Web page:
However, the image of “little broken feet on a plinth” speaks as much to the erotic attachment to the thing of beauty as to colonialism’s crimes against it. How would you parse that out? Is crime an inevitable corollary to aesthetic eroticism? In our devotion to world culture, are we all guilty of exploitation, one way or another, actively or passively? As Malraux says:
We’ll never get to the bottom of voyeurism There are pyromaniacs that start fires and those that wait for others to start fires.
DA: We know only too well the crimes of colonialism with all its dark tentacles into the history of culture. I wanted to get beyond all the post-colonial litanies that have become the entrance ticket to the biennale circuit. The passion toward the tactility of the object you ask about is my own. I wanted to act out that tactility inside the framework of Malraux’s private world where it was already being displaced by the reduction of the physical and cultural differences between objects depicted in his collection of black-and-white photographs.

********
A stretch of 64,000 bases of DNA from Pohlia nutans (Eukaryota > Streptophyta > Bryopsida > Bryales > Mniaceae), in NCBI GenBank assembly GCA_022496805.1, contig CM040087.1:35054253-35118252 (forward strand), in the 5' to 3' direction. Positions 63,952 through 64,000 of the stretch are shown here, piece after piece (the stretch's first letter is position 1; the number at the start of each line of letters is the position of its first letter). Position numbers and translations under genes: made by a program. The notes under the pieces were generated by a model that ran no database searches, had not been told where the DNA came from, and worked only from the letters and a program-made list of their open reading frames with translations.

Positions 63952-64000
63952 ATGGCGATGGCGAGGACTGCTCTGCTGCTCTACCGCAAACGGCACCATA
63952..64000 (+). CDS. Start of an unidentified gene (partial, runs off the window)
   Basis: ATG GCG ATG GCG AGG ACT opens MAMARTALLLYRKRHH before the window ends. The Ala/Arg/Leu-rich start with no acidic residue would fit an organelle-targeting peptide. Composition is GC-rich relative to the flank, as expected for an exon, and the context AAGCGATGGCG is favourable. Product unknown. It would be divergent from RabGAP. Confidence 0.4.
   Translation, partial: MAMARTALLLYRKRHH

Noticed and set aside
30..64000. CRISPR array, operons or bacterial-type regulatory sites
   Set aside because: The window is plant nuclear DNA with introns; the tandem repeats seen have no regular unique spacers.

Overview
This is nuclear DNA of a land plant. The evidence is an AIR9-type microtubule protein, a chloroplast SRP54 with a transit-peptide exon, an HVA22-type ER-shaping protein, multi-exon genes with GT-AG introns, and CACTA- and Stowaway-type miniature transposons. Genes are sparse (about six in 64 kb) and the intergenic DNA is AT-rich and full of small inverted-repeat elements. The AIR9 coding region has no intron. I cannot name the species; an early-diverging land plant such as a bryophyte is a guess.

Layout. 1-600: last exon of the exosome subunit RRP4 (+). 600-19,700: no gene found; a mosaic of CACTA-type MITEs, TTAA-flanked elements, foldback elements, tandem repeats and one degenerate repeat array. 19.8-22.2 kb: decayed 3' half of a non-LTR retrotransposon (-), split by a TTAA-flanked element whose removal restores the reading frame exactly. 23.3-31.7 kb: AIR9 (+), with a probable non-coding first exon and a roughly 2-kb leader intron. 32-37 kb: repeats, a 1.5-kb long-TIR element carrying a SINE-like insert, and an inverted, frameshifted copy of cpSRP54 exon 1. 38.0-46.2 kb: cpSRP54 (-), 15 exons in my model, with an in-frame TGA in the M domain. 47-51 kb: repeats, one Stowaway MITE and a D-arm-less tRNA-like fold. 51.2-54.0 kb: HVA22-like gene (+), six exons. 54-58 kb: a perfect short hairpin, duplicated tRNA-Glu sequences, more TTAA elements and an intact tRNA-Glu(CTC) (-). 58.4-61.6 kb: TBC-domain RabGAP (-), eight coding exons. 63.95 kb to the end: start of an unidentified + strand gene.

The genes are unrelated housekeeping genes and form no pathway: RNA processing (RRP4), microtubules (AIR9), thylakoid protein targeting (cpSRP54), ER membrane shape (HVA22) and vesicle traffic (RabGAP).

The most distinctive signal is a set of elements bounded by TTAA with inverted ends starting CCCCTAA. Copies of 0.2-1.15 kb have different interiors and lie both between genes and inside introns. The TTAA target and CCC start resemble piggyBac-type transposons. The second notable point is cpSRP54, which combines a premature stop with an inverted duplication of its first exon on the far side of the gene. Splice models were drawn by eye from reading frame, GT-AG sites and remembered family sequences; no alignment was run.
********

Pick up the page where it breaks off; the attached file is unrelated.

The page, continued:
TM: Among the many provocations in the piece, I’ve spent some time unpacking the following:
A chameleon without a leaf is a Gila monster from Texas. What do the Americans know! Culture is born out of defeat! Warhol is only the pimples on Joe Dallesandro’s ass and a couple of half-baked electric chairs
On the dermal level, these lines can be viewed as European haute disdain for American provincialism and naïveté. On another, they make a claim both for and against Warhol: that his most significant contribution was as a producer of films like Paul Morrissey’s Trash (1970), which opens with the image you describe.
The pimples on Joe Dallesandro’s ass are emblematic of a raw and transgressive mindset that is a world away from Warhol’s hands-free celebrity icons or even his more interesting, though still clinically detached, silkscreens of electric chairs.